Here are a few suggestions for how we can begin to make sure that you are using all things digital in ways that allow you to work with God rather than being distracted and controlled by the Internet and social media.
I recently read Justin Early’s book, The Common Rule, and one of the suggestions he gives is to take daily breaks from your phone. He turns his phone off each day when he gets home from work for an hour. This allows him to focus on being present with his wife and children. It also trains his heart to not be dependent on his phone. I’ve tried to leave my phone charging overnight in the living room of our house. I know it’s crazy, but I use an alarm clock to wake up. In the morning I try not to pick my phone up at all until after I have had my morning quiet time. I sometimes put a sticky note on it that says, “DON’T TOUCH UNTIL AFTER SPENDING TIME IN THE WORD.” It seems silly, but that is how weak I am! I need all the help I can get.
I’ve recently begun trying to leave my phone on the counter where I charge it on Sundays. I try not to take it to church. I try not to pick it up during the day. I just let it sit there. I try to do the same with my computer – fasting as it were from all Internet and digital devices. I’m not batting 1,000 but it has been liberating and allowed me to read books, write letters and just be with family. I’m finding that it is as much about training my heart and mind as it is anything else.
The Minimalist Phone App
A few months ago I installed the Minimalist Phone app on my android phone (I don’t think it is available for Apple phones yet). This app takes a highly visual and colourful digital interface and transforms it into an analogue list of plain text. It functions essentially the same but the appearance is far less enticing. It sends a subtle message to my brain that I don’t need to scroll through all the apps. [Learn More]
A few years ago I installed the Freedom app on my computer. This app allows me to create a schedule where certain sites or apps are blocked for a certain period of time. I can set the schedule. So for example I’ve set it so that I can’t check any news or sports sites between 6 pm and 5 am the next morning. I wish I had more self discipline, but I need apps like this to fight the good fight for me. I’ve found it a helpful tool for allowing me to take more control over how I use my time. [Learn More]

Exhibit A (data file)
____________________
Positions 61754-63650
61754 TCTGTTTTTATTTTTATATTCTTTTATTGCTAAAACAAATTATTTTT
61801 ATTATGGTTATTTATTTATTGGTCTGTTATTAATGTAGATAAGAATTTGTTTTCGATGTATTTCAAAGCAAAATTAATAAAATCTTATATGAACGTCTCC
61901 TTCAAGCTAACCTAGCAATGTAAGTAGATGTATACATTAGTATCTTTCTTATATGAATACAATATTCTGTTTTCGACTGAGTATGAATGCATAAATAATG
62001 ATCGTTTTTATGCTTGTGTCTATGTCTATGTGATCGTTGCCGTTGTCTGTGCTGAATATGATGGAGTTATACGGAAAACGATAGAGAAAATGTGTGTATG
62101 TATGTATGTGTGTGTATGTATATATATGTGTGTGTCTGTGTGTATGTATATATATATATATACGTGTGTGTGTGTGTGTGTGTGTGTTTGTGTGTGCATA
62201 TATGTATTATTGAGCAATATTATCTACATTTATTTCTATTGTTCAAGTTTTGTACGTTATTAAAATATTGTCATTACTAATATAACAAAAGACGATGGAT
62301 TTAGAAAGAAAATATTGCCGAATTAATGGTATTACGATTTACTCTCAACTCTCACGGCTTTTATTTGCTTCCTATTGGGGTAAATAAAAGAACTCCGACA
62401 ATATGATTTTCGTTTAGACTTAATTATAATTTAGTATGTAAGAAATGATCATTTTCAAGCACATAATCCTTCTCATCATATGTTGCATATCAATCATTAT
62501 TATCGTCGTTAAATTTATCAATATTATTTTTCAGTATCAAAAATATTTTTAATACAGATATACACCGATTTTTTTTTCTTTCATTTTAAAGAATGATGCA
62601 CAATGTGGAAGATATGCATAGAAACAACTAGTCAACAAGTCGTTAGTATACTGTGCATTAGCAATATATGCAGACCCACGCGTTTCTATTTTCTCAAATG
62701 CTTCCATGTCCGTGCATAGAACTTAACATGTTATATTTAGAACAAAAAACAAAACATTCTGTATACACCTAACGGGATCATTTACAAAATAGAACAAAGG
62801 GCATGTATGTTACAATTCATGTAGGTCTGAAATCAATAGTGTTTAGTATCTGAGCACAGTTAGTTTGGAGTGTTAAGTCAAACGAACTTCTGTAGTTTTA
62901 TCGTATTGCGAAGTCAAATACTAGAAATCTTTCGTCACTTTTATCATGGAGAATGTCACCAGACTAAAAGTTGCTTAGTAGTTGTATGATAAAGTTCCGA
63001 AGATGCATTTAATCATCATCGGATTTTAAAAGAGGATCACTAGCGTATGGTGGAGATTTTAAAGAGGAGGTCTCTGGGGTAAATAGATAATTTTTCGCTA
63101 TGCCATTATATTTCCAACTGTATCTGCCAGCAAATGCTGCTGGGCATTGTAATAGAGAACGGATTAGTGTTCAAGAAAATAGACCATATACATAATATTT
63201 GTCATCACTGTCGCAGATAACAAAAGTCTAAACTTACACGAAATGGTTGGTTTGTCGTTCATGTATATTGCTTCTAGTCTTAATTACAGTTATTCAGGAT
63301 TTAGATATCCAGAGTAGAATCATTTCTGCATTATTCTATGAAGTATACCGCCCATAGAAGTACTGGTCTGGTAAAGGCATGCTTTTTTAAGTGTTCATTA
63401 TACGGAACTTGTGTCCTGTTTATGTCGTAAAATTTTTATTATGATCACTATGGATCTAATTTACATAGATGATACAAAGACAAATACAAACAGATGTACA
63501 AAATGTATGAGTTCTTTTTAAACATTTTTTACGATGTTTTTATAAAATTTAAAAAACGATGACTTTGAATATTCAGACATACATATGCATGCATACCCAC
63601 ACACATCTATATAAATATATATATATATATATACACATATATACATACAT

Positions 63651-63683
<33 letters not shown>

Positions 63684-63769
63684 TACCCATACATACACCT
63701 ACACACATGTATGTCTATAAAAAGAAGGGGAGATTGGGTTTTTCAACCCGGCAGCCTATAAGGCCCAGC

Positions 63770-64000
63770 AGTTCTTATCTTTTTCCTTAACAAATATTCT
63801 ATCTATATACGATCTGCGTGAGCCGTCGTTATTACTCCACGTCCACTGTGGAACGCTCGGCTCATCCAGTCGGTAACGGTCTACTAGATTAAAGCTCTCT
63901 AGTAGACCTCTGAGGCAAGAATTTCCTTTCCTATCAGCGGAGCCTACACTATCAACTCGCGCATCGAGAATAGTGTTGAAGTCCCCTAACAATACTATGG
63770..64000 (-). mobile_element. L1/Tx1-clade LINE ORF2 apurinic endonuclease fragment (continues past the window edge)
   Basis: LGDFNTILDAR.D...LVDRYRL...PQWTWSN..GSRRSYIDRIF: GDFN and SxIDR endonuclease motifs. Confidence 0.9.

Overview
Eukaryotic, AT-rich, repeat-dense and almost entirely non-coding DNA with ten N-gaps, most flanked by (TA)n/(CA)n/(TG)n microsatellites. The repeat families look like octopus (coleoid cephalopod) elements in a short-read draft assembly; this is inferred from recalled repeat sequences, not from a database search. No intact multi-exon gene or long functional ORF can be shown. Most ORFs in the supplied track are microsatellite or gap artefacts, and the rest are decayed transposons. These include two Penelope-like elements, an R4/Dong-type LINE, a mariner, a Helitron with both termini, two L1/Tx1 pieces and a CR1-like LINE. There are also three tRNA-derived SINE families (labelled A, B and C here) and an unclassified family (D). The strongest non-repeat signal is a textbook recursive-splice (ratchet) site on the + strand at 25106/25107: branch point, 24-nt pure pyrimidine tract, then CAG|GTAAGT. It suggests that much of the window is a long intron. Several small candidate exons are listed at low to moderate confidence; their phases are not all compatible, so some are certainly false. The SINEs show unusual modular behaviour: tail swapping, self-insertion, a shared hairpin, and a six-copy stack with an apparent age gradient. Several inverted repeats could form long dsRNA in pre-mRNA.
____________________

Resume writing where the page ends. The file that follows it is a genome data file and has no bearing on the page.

The most important thing we can do as followers of Christ working to minister online is to spend time abiding deeply with Christ. In John 15, Jesus says, “I am the vine; you are the branches. If you remain in me and I in you, you will bear much fruit; apart from me you can do nothing.” Apart from Jesus, we can do nothing. NOTHING. The most important thing we can do as we minister online is to spend time with Jesus. Prayer. BIble Reading. Worship. Meditation. Fellowship. We must remain in Jesus and to do that, we have to set aside time to be with Jesus.
The Internet, smartphones and social media are not going away. Like innovations that came before, they have changed our world in both positive and negative ways. As followers of Christ we have a responsibility to discover how we can utilize these new technologies in ways that honor God and carry the gospel message to those who have not yet heard. Setting digital boundaries will cause us to live out of step with the culture around us and the culture of our non-Christian friends. This is part of our witness! We are citizens of heaven and are following the Lord, not human ways.
My prayer is that you will actually find yourself spending more time online – but focused, intentional time, sharing the gospel with friends who have never had an opportunity to respond to the good news of Jesus.
Pay careful attention, then, to how you walk, not as unwise but as wise, redeeming the time, because the days are evil.
– Ephesians 5:15-16